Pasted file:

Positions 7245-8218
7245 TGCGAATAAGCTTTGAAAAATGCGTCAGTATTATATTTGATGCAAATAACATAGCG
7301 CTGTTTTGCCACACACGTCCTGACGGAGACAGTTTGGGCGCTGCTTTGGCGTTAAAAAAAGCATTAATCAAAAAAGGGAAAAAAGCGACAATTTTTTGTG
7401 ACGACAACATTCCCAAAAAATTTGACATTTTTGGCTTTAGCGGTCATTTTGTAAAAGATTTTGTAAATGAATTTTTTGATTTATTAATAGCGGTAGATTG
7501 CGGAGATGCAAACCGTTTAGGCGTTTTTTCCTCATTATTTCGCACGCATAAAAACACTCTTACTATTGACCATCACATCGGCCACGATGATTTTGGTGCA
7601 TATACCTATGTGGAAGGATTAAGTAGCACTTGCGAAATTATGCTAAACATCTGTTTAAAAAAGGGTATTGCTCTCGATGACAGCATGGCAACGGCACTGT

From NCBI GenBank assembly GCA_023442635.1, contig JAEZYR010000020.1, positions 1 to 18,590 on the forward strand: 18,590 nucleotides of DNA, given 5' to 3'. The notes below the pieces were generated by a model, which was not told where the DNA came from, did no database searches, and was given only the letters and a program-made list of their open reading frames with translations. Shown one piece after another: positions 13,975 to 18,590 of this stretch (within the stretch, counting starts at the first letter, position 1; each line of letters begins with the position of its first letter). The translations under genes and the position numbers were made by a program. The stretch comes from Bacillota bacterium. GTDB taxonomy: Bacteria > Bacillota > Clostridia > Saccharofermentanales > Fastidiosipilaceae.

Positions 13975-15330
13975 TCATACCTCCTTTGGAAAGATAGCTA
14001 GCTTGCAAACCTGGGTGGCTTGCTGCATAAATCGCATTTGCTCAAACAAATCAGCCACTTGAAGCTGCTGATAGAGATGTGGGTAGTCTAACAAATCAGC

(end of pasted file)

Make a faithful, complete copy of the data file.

Positions 7245-8218
7245 TGCGAATAAGCTTTGAAAAATGCGTCAGTATTATATTTGATGCAAATAACATAGCG
7301 CTGTTTTGCCACACACGTCCTGACGGAGACAGTTTGGGCGCTGCTTTGGCGTTAAAAAAAGCATTAATCAAAAAAGGGAAAAAAGCGACAATTTTTTGTG
7401 ACGACAACATTCCCAAAAAATTTGACATTTTTGGCTTTAGCGGTCATTTTGTAAAAGATTTTGTAAATGAATTTTTTGATTTATTAATAGCGGTAGATTG
7501 CGGAGATGCAAACCGTTTAGGCGTTTTTTCCTCATTATTTCGCACGCATAAAAACACTCTTACTATTGACCATCACATCGGCCACGATGATTTTGGTGCA
7601 TATACCTATGTGGAAGGATTAAGTAGCACTTGCGAAATTATGCTAAACATCTGTTTAAAAAAGGGTATTGCTCTCGATGACAGCATGGCAACGGCACTGT

From NCBI GenBank assembly GCA_023442635.1, contig JAEZYR010000020.1, positions 1 to 18,590 on the forward strand: 18,590 nucleotides of DNA, given 5' to 3'. The notes below the pieces were generated by a model, which was not told where the DNA came from, did no database searches, and was given only the letters and a program-made list of their open reading frames with translations. Shown one piece after another: positions 13,975 to 18,590 of this stretch (within the stretch, counting starts at the first letter, position 1; each line of letters begins with the position of its first letter). The translations under genes and the position numbers were made by a program. The stretch comes from Bacillota bacterium. GTDB taxonomy: Bacteria > Bacillota > Clostridia > Saccharofermentanales > Fastidiosipilaceae.

Positions 13975-15330
13975 TCATACCTCCTTTGGAAAGATAGCTA
14001 GCTTGCAAACCTGGGTGGCTTGCTGCATAAATCGCATTTGCTCAAACAAATCAGCCACTTGAAGCTGCTGATAGAGATGTGGGTAGTCTAACAAATCAGC